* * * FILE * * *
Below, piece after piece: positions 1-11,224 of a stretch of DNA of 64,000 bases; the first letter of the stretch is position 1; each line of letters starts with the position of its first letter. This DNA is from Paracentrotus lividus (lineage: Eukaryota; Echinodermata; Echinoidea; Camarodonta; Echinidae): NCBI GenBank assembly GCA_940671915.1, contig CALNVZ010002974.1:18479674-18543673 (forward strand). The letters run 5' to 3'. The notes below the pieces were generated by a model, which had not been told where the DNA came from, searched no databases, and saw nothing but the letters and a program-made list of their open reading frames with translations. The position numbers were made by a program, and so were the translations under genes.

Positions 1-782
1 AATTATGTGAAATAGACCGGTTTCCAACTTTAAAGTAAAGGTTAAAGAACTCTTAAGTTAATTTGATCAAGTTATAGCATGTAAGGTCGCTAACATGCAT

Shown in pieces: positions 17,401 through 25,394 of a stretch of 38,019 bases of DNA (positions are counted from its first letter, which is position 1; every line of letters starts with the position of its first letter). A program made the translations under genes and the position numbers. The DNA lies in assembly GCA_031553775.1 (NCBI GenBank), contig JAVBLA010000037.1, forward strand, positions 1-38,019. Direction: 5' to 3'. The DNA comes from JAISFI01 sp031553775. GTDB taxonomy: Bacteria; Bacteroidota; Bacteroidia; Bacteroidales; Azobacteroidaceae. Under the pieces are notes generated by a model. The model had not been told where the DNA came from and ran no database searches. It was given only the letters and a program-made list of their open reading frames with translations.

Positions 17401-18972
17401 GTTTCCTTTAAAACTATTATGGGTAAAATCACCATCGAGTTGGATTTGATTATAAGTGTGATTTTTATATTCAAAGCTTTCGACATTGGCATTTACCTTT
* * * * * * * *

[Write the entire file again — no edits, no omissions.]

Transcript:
Below, piece after piece: positions 1-11,224 of a stretch of DNA of 64,000 bases; the first letter of the stretch is position 1; each line of letters starts with the position of its first letter. This DNA is from Paracentrotus lividus (lineage: Eukaryota; Echinodermata; Echinoidea; Camarodonta; Echinidae): NCBI GenBank assembly GCA_940671915.1, contig CALNVZ010002974.1:18479674-18543673 (forward strand). The letters run 5' to 3'. The notes below the pieces were generated by a model, which had not been told where the DNA came from, searched no databases, and saw nothing but the letters and a program-made list of their open reading frames with translations. The position numbers were made by a program, and so were the translations under genes.

Positions 1-782
1 AATTATGTGAAATAGACCGGTTTCCAACTTTAAAGTAAAGGTTAAAGAACTCTTAAGTTAATTTGATCAAGTTATAGCATGTAAGGTCGCTAACATGCAT

Shown in pieces: positions 17,401 through 25,394 of a stretch of 38,019 bases of DNA (positions are counted from its first letter, which is position 1; every line of letters starts with the position of its first letter). A program made the translations under genes and the position numbers. The DNA lies in assembly GCA_031553775.1 (NCBI GenBank), contig JAVBLA010000037.1, forward strand, positions 1-38,019. Direction: 5' to 3'. The DNA comes from JAISFI01 sp031553775. GTDB taxonomy: Bacteria; Bacteroidota; Bacteroidia; Bacteroidales; Azobacteroidaceae. Under the pieces are notes generated by a model. The model had not been told where the DNA came from and ran no database searches. It was given only the letters and a program-made list of their open reading frames with translations.

Positions 17401-18972
17401 GTTTCCTTTAAAACTATTATGGGTAAAATCACCATCGAGTTGGATTTGATTATAAGTGTGATTTTTATATTCAAAGCTTTCGACATTGGCATTTACCTTT